“The home-plate umpire [Wally Bell] said no three times. He doesn’t want to check,” Harper said. “They obviously check and they bang me. That’s one less pitch I see against [Kimbrel]. He is a great closer. Trying to see as many pitches [as I can] is huge.”

Throughout the weekend, Braves fans were jeering Harper. How did he feel about being the most hated member of the Nationals?

“I love these fans, I really do,” Harper said. “These people are absolutely unbelievable for their team. If I was playing for a team like this and a crowd like that, I’d be stoked to play every night, too.

“But I love playing in Nats Park, too. We have a great crowd, too. Going to Philly, going [to Atlanta], Fenway, New York, there are so many great crowds. This is a baseball organization that really loves the Braves.”

Taking stock of the Nats’ dwindling playoff hopes

By Andrew Simon

The Nationals saw a victory slip through their fingers in agonizing fashion on Thursday against the Giants, who snapped their five-game winning streak and put a damper on their flight to Atlanta for Friday’s series opener against the Braves.

On one hand, the Nats had righted themselves after a sweep by the Braves and closed their homestand on a 5-1 run. Catcher Kurt Suzuki felt the momentum was still there.

“We won two series in a row, going to Atlanta feeling good about ourselves,” he said. “Hey, you never know.”

With baseball, one never does know. Strange things happen. But at this point in the season, with the Nats clinging for dear life to the fringes of the playoff chase, every game takes on monumental importance. Washington can’t afford to have many more slip away.

Just how dire is the situation?

At 59-61, the Nats trail the Reds by 9 1/2 games and the D-backs by 3 1/2 for the second NL Wild Card spot (the Cardinals hold the first Wild Card and are only a half-game in front of Cincinnati). Odds calculated by Baseball Prospectus give the Nats a 1.7 percent chance to make the postseason, while the website coolstandings.com figures about the same, at 1.9 percent.

Of course, teams have come back from long odds before. Take the breathtaking 2011 season, which came down to the final day. The Rays’ playoff odds dipped as low as 0.5 percent on September 3, while the Cardinals’ chances fell to 1.1 percent on Aug. 27. Both teams stormed back to claim Wild Card berths, and St. Louis won the World Series. Even if it’s faint, there is hope.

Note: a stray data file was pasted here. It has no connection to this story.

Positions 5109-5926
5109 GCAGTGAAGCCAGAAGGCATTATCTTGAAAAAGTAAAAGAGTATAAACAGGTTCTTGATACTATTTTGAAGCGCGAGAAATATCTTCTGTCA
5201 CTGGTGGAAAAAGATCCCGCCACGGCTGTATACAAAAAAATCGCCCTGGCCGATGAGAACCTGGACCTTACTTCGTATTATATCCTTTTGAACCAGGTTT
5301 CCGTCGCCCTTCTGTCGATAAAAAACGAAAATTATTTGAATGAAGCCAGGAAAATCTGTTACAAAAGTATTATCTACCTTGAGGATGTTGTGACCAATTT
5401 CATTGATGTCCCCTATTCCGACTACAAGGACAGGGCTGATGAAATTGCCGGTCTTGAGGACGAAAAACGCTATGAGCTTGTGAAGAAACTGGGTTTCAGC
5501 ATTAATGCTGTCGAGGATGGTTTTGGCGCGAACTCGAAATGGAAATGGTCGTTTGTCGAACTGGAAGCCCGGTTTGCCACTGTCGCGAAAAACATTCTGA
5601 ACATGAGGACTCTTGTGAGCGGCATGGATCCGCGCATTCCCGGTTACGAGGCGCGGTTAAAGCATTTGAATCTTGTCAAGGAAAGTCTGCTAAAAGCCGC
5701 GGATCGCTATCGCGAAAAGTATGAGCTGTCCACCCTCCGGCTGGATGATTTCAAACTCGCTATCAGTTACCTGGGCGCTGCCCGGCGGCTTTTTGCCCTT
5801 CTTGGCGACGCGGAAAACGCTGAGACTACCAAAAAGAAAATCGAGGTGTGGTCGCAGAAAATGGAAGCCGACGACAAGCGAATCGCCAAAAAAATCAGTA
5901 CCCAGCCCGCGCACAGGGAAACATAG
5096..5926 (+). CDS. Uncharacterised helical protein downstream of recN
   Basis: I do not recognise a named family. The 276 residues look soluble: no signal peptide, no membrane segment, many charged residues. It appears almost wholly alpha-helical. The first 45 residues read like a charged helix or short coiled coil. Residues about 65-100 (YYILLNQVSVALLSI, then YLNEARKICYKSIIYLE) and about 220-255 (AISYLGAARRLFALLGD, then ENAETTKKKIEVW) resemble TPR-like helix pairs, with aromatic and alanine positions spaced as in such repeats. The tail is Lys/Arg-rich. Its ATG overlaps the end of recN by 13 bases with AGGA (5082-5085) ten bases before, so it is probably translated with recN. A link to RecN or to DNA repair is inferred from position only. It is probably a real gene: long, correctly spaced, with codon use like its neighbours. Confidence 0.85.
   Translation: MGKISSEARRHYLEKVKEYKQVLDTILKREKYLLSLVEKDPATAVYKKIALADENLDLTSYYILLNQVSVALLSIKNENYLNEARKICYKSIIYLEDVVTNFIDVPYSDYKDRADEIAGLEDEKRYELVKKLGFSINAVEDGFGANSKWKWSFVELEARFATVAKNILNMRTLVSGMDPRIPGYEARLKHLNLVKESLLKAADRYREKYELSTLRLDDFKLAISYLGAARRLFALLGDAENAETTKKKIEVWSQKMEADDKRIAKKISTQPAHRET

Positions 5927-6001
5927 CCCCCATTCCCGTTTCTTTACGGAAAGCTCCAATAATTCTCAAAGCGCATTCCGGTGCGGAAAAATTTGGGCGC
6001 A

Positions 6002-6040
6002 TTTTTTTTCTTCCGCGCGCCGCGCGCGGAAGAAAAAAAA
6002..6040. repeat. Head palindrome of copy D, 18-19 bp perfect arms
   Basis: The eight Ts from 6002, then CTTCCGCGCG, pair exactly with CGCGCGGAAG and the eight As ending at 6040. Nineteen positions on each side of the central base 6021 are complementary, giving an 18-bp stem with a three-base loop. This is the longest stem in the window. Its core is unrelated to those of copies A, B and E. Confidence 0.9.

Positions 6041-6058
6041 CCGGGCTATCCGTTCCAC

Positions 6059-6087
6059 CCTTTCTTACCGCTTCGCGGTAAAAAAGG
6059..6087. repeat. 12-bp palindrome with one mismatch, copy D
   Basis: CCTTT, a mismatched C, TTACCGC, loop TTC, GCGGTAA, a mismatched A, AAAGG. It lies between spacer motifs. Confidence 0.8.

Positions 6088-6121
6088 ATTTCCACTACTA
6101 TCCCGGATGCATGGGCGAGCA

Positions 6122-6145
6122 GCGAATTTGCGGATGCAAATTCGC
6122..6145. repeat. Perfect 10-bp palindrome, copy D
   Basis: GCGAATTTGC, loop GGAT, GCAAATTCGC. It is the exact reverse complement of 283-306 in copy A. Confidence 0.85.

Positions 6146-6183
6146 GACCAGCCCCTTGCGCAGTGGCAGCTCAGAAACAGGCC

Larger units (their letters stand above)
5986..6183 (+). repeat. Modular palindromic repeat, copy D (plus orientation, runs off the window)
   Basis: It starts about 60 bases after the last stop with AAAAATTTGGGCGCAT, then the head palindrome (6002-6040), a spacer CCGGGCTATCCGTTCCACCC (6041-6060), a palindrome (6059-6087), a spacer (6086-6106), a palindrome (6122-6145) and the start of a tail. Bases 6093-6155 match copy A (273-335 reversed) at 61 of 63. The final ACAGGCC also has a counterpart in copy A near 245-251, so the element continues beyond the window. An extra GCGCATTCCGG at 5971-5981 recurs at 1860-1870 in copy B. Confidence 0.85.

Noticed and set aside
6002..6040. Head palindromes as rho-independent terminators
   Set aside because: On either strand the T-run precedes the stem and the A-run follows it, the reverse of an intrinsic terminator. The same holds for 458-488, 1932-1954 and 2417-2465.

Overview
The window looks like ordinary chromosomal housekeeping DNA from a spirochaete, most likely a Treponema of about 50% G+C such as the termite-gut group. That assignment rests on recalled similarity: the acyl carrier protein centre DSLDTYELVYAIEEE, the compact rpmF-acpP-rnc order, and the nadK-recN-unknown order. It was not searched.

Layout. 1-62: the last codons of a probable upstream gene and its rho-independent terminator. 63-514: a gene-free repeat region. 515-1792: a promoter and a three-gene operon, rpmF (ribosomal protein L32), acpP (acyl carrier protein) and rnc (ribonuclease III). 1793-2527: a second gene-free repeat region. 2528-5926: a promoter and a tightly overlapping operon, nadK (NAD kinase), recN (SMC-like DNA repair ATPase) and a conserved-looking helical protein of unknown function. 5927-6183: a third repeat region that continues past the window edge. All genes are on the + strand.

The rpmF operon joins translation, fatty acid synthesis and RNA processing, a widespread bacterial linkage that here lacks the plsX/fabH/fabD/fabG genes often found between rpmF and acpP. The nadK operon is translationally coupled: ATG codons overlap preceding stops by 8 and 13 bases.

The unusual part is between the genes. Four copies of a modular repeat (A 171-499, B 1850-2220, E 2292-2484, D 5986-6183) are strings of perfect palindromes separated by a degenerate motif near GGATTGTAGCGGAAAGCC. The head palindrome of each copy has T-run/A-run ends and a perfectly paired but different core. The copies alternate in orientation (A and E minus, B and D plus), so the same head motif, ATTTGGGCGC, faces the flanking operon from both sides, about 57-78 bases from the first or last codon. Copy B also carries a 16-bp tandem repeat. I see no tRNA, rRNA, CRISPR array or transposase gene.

If the Nats were to stage their own miraculous comeback, what would it look like? They have 42 games remaining, one more than the Reds. Putting aside the D-backs and assuming the Reds remain the team to catch for the second Wild Card, here are a handful of scenarios that would result in a tie:

Reds go 25-16 (.610)… Nats go 35-7 (.833)

Reds go 21-20 (.512) … Nats go 31-11 (.738)

Reds go 20-21 (.487) … Nats go 30-12 (.714)

Reds go 16-25 (.390)… Nats go 26-16 (.619)

There are several other factors to keep in mind as Washington tries to make this a reality.

  • The Nats still haven’t won more than five straight all season and they have only three four-game winning streaks. Their best 10-game stretch is 7-3, and they’ve done that only a few times.
  • They have limited chances to gain ground directly. Their season series with Cincinnati is finished. They do close their schedule with three against St. Louis and three against Arizona, games that could wind up being do or die.
  • They just finished a nine-game homestand, part of a stretch in which they played 20 of 25 at Nationals Park. That leaves them with 26 road games and only 16 home contests remaining, not good news for a club with a 23-32 road record.
  • They will need to take advantage of their 23 remaining games against the Mets, Phillies and Marlins, the three teams behind them in the division. The Nats are 20-14 so far in those season series. They also get four against the 52-68 Cubs. On the other hand, they’ll need to figure out a way to beat the Braves over six more meetings after starting 3-10 against them.
  • The Reds play 23 of their final 41 at home, where they are 37-21. About half of their remaining schedule is against teams with winning records, including four against the D-backs and seven against the Cardinals. The D-backs play 24 of 43 on the road, where they are 26-31, but have only 14 left against winning teams.

After Braves’ sweep, Nats’ pressure lifted

By Tom Schad | Associate Reporter

The Nationals entered 2013 with legitimate World Series aspirations, as well as the enormous pressure that comes with them.